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Which COVID restrictions are likely to be eased next week?

He also suggested the figures used for easing lockdown might have to be redrawn.

“It may be at a point where we have to call it, where we have to say that this is as good as it will get,” the Premier said.

Melbourne had a target of 70 or fewer new cases between October 5 and October 18 to meet the average required to progress to step three of the government’s road map for reopening.

On Monday it hit 79 with seven days to go. A second target of five or fewer mystery cases in the two weeks leading up to October 19 was also missed.

Despite this, epidemiologists have offered suggestions about which rules it might still be safe to relax, including one that has frustrated many: the requirement to stay within five kilometres of home. However, gatherings of up to five people from another household within a home may be ruled out for the near future, due to the risk of transmission posed by family clusters.

Cafes and restaurants had been due to reopen next week in Melbourne.

Cafes and restaurants had been due to reopen next week in Melbourne.Credit:Bloomberg

Catherine Bennett, chair in epidemiology at Deakin University, said the case numbers did not necessarily mean Melbourne had to postpone moving to step three, which would involve allowing outdoor dining for cafes and restaurants from next week.

“It is a cautious step and we know we can contain outbreaks,” she said.

However, Professor Bennett said if there was a concern around the number of mystery cases present in the community, meetings between households would need to stay banned.

“One compromise could be [that] you didn’t allow meetings in the home, that you expand it so people can meet people outside the five-kilometre rule,” she said.

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UNSW epidemiologist Mary-Louise McLaws said the five-kilometre limit could be extended to 10 kilometres – or a bit further – to allow more movement, but she would not allow Melburnians into regional Victoria. As for the other rules – “I’d probably go to opening up retail before family gatherings,” she said.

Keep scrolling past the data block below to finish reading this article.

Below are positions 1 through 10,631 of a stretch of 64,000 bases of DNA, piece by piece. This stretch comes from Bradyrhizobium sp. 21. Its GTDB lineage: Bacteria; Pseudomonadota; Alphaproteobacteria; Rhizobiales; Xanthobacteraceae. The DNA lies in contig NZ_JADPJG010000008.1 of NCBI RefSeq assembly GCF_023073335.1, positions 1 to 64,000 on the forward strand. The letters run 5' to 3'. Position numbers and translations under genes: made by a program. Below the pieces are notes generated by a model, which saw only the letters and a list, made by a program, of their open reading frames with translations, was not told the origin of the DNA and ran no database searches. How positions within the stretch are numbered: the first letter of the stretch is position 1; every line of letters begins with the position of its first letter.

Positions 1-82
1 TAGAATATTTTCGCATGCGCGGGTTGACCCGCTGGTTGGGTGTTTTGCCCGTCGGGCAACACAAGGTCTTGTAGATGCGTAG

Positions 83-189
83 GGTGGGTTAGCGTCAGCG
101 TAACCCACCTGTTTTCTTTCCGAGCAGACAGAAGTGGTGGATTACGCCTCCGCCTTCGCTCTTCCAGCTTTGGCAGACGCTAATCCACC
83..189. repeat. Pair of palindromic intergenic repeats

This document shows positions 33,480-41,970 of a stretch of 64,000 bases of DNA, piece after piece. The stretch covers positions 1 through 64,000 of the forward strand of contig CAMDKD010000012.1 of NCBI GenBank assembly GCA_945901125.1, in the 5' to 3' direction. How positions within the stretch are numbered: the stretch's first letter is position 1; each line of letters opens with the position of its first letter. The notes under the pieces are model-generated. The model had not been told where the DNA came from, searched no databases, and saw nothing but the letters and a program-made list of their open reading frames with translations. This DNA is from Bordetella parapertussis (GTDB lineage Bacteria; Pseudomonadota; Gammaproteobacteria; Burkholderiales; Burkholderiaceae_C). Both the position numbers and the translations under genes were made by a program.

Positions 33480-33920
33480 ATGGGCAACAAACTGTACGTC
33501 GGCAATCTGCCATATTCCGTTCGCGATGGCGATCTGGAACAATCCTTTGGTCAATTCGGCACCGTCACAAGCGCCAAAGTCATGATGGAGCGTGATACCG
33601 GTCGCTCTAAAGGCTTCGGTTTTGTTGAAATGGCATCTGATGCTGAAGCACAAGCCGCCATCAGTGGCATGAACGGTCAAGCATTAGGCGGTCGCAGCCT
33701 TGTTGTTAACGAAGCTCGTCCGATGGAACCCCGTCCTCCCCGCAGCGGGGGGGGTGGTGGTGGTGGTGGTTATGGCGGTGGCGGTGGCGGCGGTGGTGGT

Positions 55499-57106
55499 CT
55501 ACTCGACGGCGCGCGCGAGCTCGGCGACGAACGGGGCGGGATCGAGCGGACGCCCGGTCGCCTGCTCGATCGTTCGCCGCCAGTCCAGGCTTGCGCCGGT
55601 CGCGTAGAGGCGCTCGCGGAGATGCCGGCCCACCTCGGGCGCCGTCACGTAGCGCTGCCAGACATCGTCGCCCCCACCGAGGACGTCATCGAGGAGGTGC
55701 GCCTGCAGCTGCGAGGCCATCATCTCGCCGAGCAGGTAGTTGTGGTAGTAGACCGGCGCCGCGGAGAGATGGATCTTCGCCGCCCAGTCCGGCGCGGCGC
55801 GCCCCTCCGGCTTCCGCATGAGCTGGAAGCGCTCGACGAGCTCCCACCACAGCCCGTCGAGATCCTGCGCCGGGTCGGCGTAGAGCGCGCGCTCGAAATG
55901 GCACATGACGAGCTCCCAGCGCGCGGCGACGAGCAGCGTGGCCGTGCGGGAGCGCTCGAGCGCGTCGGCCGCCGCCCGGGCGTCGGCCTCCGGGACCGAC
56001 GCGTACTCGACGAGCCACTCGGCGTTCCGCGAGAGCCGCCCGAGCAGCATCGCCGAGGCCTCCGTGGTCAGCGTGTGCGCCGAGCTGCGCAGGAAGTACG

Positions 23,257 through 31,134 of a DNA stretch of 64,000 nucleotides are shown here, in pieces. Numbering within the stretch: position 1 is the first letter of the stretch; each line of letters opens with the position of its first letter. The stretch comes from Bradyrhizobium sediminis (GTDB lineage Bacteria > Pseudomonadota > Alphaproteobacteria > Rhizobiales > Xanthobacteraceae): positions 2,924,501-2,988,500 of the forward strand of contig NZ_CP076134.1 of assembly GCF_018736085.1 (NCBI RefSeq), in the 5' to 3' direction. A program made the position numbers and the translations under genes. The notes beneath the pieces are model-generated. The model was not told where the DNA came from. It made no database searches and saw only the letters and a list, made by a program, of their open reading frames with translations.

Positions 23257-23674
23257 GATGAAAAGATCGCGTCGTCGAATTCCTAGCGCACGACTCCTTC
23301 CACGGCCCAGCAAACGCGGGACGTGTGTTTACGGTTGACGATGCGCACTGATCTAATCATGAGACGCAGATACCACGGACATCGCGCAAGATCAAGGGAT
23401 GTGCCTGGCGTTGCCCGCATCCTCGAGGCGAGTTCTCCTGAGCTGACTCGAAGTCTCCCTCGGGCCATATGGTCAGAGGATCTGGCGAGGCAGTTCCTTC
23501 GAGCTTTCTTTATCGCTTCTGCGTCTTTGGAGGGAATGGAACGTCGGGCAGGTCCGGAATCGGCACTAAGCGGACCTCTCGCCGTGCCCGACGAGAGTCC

“The only reason they would go the other way is because they think that contact tracing is easier from people’s homes where everyone knows each other.”

Allowing gatherings in homes might lead to further spread of the virus, she said, because people would spend longer periods together while not wearing masks.

“I think you’ll get clusters, home clusters,” she said.

Professor McLaws said to aid with contact tracing in retail, people should have to scan a QR code with their mobile phones when entering a shop.

Mr Andrews has reiterated that restrictions set to ease on Sunday will probably relate to social activities rather than businesses.

Daniel Andrews has offered hints about what might change next week.

Daniel Andrews has offered hints about what might change next week.Credit:Luis Enrique Ascui

“I think it’s unlikely this weekend there will be a big shift in terms of retail,” he said. “There are risks, not so much with the setting. The risk relates to movement.”

University of Melbourne professor of epidemiology Tony Blakely said the five-kilometre rule should be one of the first to go.

Aside from that, he said he expected a “fairly modest” set of changes.

“I don’t think we’re quite ready to get the restaurateurs back in big business,” he said. “I assume we will focus on those that are solo operators, trying to get as many of those back to work as we can, but not opening up the pubs at this point.

“I think we’ll go halfway between step two and step three.”

He likened each rule that gets relaxed to “putting another log on the fire”.

“We’ve just let all the kids go to school this week. They aren’t big spreaders but they are another piece of wood on the fire, as well as the essential workers a few weeks back,” he said.

“We can’t put too much fuel on the fire in case it all blows up.”

Disquiet with government ranks about the slow path out of lockdown emerged on Monday when Labor MP Tim Richardson publicly called on Chief Health Officer Brett Sutton to allow ‘‘family bubbles’’ in Melbourne from this weekend.

In a letter to Professor Sutton, also published on the Mordialloc MP’s Facebook page, Mr Richardson wrote he was buoyed by the success of the “singles bubble”, and that he had received thousands of messages, emails, phone calls and comments about the struggles his community had endured.

‘‘We have heard countless stories of constituents having not seen family since the start of the pandemic in March,” wrote Mr Richardson, a factional ally of recently sacked Labor MP Adem Somyurek.

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